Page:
The Doge’s Palace of Venice, built in the ninth century, but which has transformed due to numerous restorations between the fourteenth and seventeenth centuries, is located on the Piazzetta di San Marco, facing the San Marco Basin and with the Basilica di San Marco at its back, the most famous religious building in Venice. It was the residence of the Doge and the seat of political and judicial power.
This sumptuous palace is the most beautiful Gothic building in Europe! And I can assure you that when you discover it, you won’t be surprised by this reputation…
To visit the interior, I advise you to buy your ticket on the internet to avoid waiting in line… With the 10 Venezia Unica Museum Pass, we only waited… uh… 0 minutes!
Its lacy pink and white marble facade is built according to the principle of mass inversion, with arches and openwork surfaces at the bottom, and full but finely decorated walls at the top.
At the very top, airy forms that resemble small bell towers cut into the sky, playing, like the whole building, with light.
How do I visit the Doge's Palace?
From April 1st to October 31st :
Monday to Sunday: 8:30 a.m. – 7:00 p.m. (ticket sales for the Doge’s Palace close at 6:30 p.m.)
From November 1 to March 31:
Monday to Sunday: 8:30 a.m. – 5:30 p.m. (ticket sales for the Doge’s Palace close at 6:30 p.m.)
The Doge’s Palace is closed on December 25th and January 1st.
The Doge’s Palace is very popular and you can wait in line up to 1 hour before reaching the ticket office which is why we recommend that you buy your ticket in advance.
You have the choice to either buy a ticket for the Doge’s Palace by itself or to combine it with other visits, such as St. Mark’s Basilica or other museums in St. Mark’s Square.
To help you choose quickly, we have selected the best options for visiting the Doge’s Palace in Venice.
Doge's Palace, Correr Museum, National Archaeological Museum and Marciana Library
This pass is great, for 28€ you have access to the Doge's Palace + Correr Museum + Archaeological Museum + Marciana Library.
This pass gives you the most bang for your buck.
Guided tour of the Doge's Palace and the Bridge of Sighs and the Venetian prisons
Visit with an experienced guide, duration approx. 1.5 hours, including a ticket for the Doge's Palace, the Bridge of Sighs and the Piombi Prisons: €60 instead of €75
Visit St Mark’s Basilica and the Doge's Palace on a 3-hour guided tour. Choose from a shared or private experience. Includes the terrace at St. Mark's, the Bridge of Sighs and New Prisons.
- Immerse yourself in the history of the Floating City with the help of your expert local guide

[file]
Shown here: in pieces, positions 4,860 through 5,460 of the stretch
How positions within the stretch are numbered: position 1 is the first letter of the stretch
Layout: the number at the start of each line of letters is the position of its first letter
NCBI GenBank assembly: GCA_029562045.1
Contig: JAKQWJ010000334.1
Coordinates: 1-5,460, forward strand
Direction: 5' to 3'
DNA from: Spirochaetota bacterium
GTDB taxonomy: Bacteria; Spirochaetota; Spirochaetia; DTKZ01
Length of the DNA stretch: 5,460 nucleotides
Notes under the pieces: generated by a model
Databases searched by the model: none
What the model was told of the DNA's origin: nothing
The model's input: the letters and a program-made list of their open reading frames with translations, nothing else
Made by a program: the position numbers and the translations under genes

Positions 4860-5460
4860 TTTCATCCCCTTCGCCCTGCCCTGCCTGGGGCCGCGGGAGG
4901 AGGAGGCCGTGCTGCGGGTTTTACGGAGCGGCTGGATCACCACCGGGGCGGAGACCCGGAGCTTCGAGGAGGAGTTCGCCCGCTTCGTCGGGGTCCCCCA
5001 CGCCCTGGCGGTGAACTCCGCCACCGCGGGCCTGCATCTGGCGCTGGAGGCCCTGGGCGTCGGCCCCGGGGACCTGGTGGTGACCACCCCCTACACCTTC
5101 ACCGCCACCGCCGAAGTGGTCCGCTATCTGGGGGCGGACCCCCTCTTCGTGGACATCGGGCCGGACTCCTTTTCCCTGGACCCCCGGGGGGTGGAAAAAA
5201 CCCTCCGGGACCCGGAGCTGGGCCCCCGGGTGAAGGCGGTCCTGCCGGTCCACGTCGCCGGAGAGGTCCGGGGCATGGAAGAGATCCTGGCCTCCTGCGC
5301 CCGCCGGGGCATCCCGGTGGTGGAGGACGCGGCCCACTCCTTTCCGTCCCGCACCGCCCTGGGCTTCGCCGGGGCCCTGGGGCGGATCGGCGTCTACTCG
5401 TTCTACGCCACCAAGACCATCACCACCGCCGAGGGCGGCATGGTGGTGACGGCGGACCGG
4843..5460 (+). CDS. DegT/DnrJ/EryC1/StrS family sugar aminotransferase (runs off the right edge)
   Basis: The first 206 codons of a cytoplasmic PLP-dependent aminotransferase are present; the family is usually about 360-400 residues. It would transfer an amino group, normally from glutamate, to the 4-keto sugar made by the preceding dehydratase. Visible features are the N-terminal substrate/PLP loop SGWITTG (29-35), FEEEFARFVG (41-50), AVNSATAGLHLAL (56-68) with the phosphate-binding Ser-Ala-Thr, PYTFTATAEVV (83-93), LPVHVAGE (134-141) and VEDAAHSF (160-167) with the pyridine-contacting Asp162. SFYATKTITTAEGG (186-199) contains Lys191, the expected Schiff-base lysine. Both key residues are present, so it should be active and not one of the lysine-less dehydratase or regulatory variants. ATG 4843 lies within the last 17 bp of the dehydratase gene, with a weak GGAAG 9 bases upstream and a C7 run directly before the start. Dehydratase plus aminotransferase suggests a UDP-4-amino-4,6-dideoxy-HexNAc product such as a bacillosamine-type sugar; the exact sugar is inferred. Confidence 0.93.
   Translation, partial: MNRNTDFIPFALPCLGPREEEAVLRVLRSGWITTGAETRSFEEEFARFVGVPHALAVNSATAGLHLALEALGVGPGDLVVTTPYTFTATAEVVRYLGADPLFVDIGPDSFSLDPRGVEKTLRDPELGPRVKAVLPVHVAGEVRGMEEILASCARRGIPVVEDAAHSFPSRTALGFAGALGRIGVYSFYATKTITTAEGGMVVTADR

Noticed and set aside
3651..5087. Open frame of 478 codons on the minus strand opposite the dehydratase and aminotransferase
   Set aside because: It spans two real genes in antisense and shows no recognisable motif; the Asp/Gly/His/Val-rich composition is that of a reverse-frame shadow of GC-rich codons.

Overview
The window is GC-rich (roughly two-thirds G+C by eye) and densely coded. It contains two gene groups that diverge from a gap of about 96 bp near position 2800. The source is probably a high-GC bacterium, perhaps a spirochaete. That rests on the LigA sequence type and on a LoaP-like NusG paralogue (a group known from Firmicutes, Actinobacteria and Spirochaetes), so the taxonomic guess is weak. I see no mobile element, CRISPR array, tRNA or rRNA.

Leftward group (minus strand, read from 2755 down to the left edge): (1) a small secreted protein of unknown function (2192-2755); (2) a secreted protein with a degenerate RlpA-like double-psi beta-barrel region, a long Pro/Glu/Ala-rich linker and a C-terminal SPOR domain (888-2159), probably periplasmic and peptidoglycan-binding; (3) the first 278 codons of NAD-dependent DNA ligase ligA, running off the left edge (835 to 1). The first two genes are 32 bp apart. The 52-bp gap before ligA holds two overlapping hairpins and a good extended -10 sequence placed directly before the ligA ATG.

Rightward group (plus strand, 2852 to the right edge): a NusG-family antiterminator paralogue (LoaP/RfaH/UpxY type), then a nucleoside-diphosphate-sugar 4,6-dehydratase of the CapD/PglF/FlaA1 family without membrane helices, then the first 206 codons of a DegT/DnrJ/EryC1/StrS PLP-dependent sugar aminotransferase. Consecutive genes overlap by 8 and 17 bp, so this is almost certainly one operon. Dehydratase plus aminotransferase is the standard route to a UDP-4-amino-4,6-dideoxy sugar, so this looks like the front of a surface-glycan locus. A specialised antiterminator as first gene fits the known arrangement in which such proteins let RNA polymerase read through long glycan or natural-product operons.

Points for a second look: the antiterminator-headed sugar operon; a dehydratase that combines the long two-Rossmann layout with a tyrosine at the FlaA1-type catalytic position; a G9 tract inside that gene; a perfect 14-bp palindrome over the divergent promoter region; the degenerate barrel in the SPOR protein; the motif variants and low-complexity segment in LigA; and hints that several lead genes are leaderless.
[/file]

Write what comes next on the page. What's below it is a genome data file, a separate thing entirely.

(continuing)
- Miss the hordes with priority entrance for the Doge’s Palace
- Choose from a private or shared group experience
- See Venice’s Lagoon from the usually off-limits terrace at St. Mark’s Basilica
- Hear anecdotes about how and why Venice was built on a lagoon in the 5th century and other fascinating facts
Enjoying what is before me, I linger on the top of the arches whose sculpted scenes of men, animals, inscriptions are all different.
I also admire the statues that adorn the two large windows with balconies in the center of each of the facades: on the Piazzetta side, the Doge is kneeling in front of the winged lion of Saint Mark, the symbol of Venice; on the lagoon side, Justice – recognizable by its sword and scales – is enthroned above the quay.
While I’m daydreaming and taking pictures of these details with my eyes, Angel takes advantage of the beautiful morning light to capture them with his camera, the same one he used for the Venice carnival.
Today the clouds decorating the blue sky give even more lightness to the top of this magnificent building.
We could stay in admiration for hours in front of these facades, their worked angles, and the magnificent door Porta della Carta which connects the palace to the basilica.
Venice is full of details to be admired everywhere… But if you want to catch everything, you have to keep moving…
What strikes you when you enter the inner courtyard, also sublimely decorated, is its impressive staircase, the Staircase of the Giants (Scala dei Giganti), which owes its name to the enormous statues of Mars and Neptune.
You go up to the apartments of the Doges located on the second floor by the staircase of the Censors (Scala dei Censori) and then to the second floor where the rooms of the College, the Senate, the Council of the Ten, the Great Council… are located by the Golden Staircase (Scala d’Oro).
Though I admired all of the decorated rooms, the ceiling of the last staircase, decorated by Jacopo Sansovino, is what I spent the most time staring at!
In all the rooms you will find works by Tintoretto, Veronese, Zelotti, Tiepolo… So many great artists of the XVIth and XVIIth centuries that I discovered…
In the immense room of the great council, I feel very small… I am impressed by the frescoes on the ceiling, in particular by “the triumph of Venice” by Veronese in the oval.
But the canvas in the background which measures nearly 25m by 10m, “Paradise” painted by Tintoretto in 1590 fascinates me even more! It is impossible to see all the details, unless you stay several hours to admire it!
You can spend a lot of time in this room: looking from afar, close up, from an angle then the other… Angel chooses details that he describes to me and makes me look for, as if it was Waldo who was hiding in this crowd of people in the sky!